Sovereign immunity


The English court has had to consider another sovereign immunity dispute involving the Saudi royal family.

In Janan George Harb v HRH Prince Abdul Aziz Bin Fahd Bin Abdul Aziz [2014] EWHC 1807 (Ch), the prince applied for a declaration that the court had no jurisdiction on the grounds that it was barred by the defence of state immunity under the State Immunity Act 1978.

The claimant had alleged that she was the wife of the prince’s father, the late King Fahd, and that the king had promised to provide for her financially for the rest of her life, but since 1995 to the date of his death in 2005, he had failed to do so. The claimant claimed that the prince had told her that he was prepared to honour the terms of the king’s promise, but he had not complied.

The question for the court was whether when the king ceased to be head of state on his death, his immunity from suit, and hence the prince’s immunity, continued to extend to everything he did while he was head of state.

The claimant relied on the Pinochet case to argue that a former head of state, regardless of how he came to leave office, only enjoyed immunity from suit in respect of official acts.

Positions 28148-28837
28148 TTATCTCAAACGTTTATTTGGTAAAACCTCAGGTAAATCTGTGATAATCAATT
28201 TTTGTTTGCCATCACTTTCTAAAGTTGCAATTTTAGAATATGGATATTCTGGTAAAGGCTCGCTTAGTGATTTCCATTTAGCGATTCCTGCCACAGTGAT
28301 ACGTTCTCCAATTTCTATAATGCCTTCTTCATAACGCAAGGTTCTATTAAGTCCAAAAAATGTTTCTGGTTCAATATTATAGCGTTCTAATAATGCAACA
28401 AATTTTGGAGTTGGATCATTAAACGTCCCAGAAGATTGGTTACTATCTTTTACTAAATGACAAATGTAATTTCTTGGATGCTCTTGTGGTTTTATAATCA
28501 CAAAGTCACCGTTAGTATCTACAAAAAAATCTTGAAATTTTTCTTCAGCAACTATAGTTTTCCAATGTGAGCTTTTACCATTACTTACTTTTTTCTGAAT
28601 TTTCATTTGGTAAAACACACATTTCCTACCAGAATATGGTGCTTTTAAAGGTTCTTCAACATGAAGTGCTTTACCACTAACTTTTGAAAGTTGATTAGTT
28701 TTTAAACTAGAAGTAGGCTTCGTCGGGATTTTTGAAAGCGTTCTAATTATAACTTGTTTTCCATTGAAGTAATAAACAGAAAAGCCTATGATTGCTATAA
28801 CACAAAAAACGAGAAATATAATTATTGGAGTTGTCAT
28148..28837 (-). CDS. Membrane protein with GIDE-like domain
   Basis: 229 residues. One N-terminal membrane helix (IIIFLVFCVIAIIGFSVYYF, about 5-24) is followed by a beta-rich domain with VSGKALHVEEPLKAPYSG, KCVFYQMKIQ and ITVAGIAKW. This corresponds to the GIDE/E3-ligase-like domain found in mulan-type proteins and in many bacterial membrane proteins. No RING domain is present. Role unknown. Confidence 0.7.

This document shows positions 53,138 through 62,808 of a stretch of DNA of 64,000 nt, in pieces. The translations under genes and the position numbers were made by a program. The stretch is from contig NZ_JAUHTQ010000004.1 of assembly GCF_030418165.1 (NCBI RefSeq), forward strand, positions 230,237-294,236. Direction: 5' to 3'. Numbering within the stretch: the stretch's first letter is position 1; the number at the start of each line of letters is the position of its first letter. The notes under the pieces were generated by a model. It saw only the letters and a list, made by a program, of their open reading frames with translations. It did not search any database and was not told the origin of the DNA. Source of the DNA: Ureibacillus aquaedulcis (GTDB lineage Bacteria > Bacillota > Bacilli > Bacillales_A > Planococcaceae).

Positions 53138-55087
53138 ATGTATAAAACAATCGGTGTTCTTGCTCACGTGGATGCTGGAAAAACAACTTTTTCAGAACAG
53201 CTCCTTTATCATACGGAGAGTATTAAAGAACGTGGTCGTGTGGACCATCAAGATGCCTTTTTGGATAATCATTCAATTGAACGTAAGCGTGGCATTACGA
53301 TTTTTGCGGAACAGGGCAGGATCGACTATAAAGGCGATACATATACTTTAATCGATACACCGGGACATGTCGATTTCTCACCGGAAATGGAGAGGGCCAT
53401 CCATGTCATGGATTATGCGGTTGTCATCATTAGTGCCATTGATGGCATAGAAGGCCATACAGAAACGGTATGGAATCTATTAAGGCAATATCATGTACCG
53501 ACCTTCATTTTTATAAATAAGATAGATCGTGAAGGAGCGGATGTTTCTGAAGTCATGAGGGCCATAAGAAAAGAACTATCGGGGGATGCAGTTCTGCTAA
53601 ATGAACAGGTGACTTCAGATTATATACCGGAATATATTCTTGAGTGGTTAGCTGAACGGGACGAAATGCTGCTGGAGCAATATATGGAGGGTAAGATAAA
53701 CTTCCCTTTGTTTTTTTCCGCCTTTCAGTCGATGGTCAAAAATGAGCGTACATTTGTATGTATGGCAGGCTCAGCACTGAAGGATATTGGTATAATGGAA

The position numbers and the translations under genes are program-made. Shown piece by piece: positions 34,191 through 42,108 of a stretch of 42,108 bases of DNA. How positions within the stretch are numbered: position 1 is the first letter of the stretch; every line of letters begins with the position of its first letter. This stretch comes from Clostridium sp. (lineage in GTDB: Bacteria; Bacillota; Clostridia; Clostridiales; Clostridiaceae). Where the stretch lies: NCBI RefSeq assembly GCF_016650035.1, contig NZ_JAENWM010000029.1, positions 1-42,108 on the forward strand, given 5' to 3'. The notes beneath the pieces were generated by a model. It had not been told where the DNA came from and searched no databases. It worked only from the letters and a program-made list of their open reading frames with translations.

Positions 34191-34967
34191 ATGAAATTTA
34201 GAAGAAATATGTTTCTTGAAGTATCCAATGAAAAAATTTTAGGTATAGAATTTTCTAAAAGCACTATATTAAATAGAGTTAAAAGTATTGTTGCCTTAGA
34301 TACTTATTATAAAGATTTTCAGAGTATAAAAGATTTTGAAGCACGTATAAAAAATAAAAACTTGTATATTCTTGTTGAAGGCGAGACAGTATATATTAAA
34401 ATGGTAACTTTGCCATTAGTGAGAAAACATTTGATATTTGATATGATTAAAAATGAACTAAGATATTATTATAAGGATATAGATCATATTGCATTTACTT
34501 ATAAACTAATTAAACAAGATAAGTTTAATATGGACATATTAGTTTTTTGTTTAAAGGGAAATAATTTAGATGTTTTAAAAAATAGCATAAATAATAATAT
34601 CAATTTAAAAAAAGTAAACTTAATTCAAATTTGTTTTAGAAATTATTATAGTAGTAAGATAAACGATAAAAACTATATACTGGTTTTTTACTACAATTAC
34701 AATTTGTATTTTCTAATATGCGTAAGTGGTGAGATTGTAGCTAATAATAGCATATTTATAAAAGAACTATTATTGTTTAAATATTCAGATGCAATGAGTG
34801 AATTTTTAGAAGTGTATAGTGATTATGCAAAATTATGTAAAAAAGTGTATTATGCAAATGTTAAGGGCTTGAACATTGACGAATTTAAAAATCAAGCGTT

The court held that a head of state was regarded as the personal embodiment of the state whilst in office, which is what justified the immunity. However, when a sovereign died, that ceased. His successor would then have immunity and there was no room in the doctrine of sovereign immunity for two embodiments of the state to exist at the same time, one dead and one living. No distinction could be drawn between a head of state relinquishing his office due to death rather than during his lifetime. Accordingly, the court refused the prince’s application.

Paul Howcroft, Partner, Fladgate LLP (

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